Pimco Sees 10-Year U.S. Yield Rising to 3% on Fed Hikes, Taperby
‘Trend towards modestly higher rates is intact,’ Kiesel says
A reduction in the Fed’s balance sheet will bolster yields
The 10-year Treasury yield may climb to 2.75 percent to 3 percent over the “medium term’’ as the Federal Reserve will probably raise rates twice more this year, according to Pacific Investment Management Co.
The likelihood of a reduction in the Fed’s balance sheet over the next couple of years will also bolster yields, said Mark Kiesel, Pimco’s chief investment officer for global credit. President Donald Trump’s proposed tax cuts means the market will have to build in higher inflation risk and term premium for more debt issuance in the future, he added.
“The trend towards modestly higher rates is intact,” Kiesel said in a Bloomberg Television interview with Betty Liu and Yvonne Man. “After the Fed raises one or two more times, the market has to price in the taper.”
The U.S. 10-year yield more than doubled from an all-time low in July to reach 2.64 percent in December, before retreating to 2.16 percent last month as confidence in the Trump reflation trade waned. It was around 2.39 percent Tuesday in New York.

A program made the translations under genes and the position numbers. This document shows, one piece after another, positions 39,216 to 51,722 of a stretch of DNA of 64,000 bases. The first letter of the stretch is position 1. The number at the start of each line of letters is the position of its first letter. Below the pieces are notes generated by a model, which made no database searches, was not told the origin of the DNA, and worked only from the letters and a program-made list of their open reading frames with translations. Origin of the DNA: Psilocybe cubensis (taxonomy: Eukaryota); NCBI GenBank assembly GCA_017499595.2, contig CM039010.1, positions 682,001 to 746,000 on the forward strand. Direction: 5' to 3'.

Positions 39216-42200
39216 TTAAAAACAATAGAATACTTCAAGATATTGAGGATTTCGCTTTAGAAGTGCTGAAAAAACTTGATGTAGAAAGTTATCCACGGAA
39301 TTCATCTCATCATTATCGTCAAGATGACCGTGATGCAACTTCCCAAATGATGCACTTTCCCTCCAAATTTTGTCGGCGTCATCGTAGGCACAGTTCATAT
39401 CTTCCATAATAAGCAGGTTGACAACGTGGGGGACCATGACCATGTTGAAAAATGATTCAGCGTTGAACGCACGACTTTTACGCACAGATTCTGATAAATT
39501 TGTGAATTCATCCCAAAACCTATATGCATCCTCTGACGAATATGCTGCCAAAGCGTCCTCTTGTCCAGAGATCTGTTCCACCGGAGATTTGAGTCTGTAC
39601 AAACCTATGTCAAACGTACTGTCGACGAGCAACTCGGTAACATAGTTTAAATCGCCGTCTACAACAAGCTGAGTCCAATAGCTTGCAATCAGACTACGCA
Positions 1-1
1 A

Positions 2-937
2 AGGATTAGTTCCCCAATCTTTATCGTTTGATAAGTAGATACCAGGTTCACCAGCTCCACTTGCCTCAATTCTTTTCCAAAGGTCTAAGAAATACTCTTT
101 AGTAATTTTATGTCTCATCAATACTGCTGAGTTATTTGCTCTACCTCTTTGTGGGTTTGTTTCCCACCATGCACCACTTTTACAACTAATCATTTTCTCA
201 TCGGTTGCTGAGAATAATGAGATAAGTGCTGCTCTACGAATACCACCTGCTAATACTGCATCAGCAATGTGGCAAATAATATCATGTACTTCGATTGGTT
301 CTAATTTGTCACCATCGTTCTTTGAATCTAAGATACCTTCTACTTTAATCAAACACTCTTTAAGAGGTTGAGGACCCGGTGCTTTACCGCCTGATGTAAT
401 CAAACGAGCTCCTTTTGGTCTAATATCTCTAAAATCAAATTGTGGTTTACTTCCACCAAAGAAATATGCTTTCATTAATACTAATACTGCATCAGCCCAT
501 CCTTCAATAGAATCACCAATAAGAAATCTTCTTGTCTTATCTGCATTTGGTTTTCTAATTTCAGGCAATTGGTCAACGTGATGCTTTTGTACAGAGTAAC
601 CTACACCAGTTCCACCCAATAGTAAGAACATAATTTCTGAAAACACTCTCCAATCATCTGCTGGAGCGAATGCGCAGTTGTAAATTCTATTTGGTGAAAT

The Fed kept rates on hold last week, making it clear it wasn’t discouraged by weak first quarter growth, which it described as “transitory,” and noting the labor market had strengthened while inflation was seen rising to the 2 percent target.
The overnight U.S. swap market is already pricing in a high likelihood that policy makers will hike at the next meeting in June, which would mark the third rate rise since December.
The economy will do “much better” in the second quarter as the weakness earlier in the year was due to temporary factors, Kiesel said. Inflation should also trend higher as Trump’s proposed tax cuts mean higher inflationary risk and term premium for more debt issuance in the future, he said.
Yields are vulnerable to declines if the fiscal stimulus is delayed, the Senate fails to put forth a health-care package that could get through Congress or North Korean tensions escalate, Kiesel said.
Pimco prefers investment-grade bonds to high-yield securities and has been selling energy debt, the manager said.
“It’s prudent to be more conservative today,” he said. “We still see some select value but overall we have been de-risking.”